Stubborn and beautiful in their strummy, jittery, Greater NYC pop, The Feelies bless us today with Here Before (Bar/None), an album that stands up to just about any in their prior 30-year/4 album catalog. Which is good, since absolutely no one was waiting to hear how they incorporated dubstep, emo, shitgaze, or indie rock in general into their sound.
That's a comfort. Despite the trepidation of Here Before's (reviewer-bait) opening lines "is it too late/ to do it again/ or should we wait another ten? ...Well you never know/ how it's gonna go..." the band sounds as confident as ever behind Bill Million's strident stumming over Brenda Sauter's round, driving bass and Stanley Demeski's rock solid drums abetted by Dave Weckerman's percussion. Glenn Mercer glides over it all with easy, laid-back melodies and biting leads.
Though hailing from New Jersey, big city-stimulated jitters were the band's calling card. Early single "Fa Cé-La" was a tightly-wound energy shot for a band so closely compared to the Velvet Underground. Hmm... is it OK to compare a 30 year old band with a 40 year old one? They are a clear influence, but The Feelies are a much more fastidious band (score a point for Jersey over New York?). Similar attitude, sure, but less ponderous and more determined.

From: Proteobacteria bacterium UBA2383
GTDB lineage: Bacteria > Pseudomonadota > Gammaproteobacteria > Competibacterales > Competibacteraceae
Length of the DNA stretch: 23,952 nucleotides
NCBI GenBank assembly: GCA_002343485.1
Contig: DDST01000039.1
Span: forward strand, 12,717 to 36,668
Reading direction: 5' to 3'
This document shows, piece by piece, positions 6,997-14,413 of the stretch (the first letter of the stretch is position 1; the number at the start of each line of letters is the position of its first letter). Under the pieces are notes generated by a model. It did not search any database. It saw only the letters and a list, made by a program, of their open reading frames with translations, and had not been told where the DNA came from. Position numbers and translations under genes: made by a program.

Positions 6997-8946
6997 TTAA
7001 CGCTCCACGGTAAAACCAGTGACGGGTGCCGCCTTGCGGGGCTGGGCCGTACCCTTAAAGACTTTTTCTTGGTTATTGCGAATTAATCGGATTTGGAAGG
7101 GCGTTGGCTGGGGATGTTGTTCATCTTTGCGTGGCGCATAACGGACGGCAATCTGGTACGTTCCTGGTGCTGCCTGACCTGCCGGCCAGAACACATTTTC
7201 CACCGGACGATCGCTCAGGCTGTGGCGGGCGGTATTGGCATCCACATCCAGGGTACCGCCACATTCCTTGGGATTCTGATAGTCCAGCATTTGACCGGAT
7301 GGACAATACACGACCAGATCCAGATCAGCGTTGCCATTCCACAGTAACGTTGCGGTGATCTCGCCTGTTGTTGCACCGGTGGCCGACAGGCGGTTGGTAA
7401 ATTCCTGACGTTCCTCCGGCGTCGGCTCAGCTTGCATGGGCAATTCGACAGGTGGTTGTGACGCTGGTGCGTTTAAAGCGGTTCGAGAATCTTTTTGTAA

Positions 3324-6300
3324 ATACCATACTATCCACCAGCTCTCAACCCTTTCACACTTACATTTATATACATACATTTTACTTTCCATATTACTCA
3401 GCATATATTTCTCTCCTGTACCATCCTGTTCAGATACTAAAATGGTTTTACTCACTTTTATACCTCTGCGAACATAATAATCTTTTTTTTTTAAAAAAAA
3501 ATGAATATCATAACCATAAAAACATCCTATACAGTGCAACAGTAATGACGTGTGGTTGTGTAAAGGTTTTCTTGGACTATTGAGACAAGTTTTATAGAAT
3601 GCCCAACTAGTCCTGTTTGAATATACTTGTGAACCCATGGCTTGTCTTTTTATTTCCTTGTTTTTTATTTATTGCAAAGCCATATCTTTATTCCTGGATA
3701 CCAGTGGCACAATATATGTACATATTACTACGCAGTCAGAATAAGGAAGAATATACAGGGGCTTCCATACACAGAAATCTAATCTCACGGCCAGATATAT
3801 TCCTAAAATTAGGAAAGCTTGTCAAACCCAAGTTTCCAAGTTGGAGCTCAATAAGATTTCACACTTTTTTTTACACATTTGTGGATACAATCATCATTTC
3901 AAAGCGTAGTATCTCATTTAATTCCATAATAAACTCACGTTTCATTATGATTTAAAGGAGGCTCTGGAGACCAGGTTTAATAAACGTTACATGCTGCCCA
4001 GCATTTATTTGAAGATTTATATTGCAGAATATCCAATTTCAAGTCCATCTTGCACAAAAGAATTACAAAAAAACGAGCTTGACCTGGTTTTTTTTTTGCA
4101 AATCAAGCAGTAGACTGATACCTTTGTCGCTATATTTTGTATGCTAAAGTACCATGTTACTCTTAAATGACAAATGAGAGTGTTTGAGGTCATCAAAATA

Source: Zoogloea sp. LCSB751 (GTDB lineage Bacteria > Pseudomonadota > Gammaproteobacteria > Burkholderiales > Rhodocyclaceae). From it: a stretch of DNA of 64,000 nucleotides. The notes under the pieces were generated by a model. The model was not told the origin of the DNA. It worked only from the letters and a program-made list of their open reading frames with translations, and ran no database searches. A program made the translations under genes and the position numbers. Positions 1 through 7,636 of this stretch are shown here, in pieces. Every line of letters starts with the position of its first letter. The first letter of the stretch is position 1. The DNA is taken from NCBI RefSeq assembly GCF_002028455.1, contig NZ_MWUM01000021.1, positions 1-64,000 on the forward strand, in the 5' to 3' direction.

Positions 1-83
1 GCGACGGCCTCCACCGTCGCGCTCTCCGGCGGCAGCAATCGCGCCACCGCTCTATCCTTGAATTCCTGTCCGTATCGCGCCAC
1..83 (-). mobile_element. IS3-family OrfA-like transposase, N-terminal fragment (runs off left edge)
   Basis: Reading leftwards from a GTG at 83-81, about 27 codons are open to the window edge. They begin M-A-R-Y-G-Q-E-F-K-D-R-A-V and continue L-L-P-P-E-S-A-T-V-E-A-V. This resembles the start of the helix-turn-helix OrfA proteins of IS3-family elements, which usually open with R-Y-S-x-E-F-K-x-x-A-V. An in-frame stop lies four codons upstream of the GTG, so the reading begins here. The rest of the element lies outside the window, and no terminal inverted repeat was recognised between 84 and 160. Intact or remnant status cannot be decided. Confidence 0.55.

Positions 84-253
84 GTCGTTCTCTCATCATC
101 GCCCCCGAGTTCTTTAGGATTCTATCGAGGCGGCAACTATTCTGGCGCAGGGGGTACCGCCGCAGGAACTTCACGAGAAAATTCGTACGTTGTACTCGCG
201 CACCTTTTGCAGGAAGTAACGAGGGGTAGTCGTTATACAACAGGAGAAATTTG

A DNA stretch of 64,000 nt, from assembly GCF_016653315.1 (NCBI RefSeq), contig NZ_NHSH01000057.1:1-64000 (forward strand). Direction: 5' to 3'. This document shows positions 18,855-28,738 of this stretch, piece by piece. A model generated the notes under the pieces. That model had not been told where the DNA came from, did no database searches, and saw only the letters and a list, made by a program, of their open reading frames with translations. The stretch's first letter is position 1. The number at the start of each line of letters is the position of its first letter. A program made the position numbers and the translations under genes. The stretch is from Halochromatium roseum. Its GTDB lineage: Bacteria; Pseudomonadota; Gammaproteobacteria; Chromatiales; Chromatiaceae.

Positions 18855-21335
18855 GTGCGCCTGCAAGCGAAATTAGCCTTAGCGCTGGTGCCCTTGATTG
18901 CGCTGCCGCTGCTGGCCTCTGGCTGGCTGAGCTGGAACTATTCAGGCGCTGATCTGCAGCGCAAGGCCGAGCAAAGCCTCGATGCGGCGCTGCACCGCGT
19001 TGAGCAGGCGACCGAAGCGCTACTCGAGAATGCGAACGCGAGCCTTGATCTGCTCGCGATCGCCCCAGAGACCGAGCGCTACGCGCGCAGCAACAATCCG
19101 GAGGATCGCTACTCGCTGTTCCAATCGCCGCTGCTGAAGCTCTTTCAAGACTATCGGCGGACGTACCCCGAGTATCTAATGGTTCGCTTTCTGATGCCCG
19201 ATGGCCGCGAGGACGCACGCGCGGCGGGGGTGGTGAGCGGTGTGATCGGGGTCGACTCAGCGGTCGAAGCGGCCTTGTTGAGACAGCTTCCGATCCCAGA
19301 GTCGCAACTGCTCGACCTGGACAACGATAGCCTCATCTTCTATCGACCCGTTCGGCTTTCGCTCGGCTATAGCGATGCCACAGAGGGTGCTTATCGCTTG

The intervening years may have calmed some of those jitters in favor of the jangle, and though that's not a bad thing at all, there's a lot of life here: "When You Know" is a reassuring driver, and "Time Is Right" resolves the questions posed in that aforementioned opening track with a simple riff resolving to a catchy, head-nodding cowbell in the chorus. "Time/Right/Now/Tonight" - yeah, it feels right to me too.
Elsewhere, "Change Your Mind" is a warm guitar embrace, "Bluer Skies" is an e-bow-laced optimistic act now plea (and I'm a sucker for a good "ba-ba-ba" song), and "On and On" seems to nod to The Good Earth's "Slipping Into Something's" slow-burn intro. It all sounds and feels so good. I can't wait to pick this up on vinyl.
Some, and occasionally all, of The Feelies have played together in one tantalizing form or another for the two decades following the release of their last album, 1991's Time For A Witness (A&M). In (relatively) recent history, that included a memorable show at Somerville's Johnny D's while Feelies guitarist Glenn Mercer was pitching his fine 2007 album, Wheels In Motion, where the band was awfully close to being The Actual Feelies, with early drummer Vinny DeNunzio and percussonist Dave Weckerman in the lineup, and bassist Brenda Sauter (who's own great band, Wild Carnation, opened) joining in on the encores. Throughout all of these, and other spinoffs like Mercer and Weckerman's Wake Ooloo, they were missing an important ingredient: guitarist/songwriter Bill Million. Million, who up and moved from New Jersey to Florida when the Feelies called it quits in 1992, provides a key element of the band's sound: a strummy base on which balances Mercer's sharper lines.
Feels so good to be writing that in the present tense.
The band is scheduled for the Middle East on May 14th (tickets). There are no openers listed at the moment, so if we're lucky it'll be another "evening with..." show like their last visit there. Two stretched-out sets are hard to argue with.
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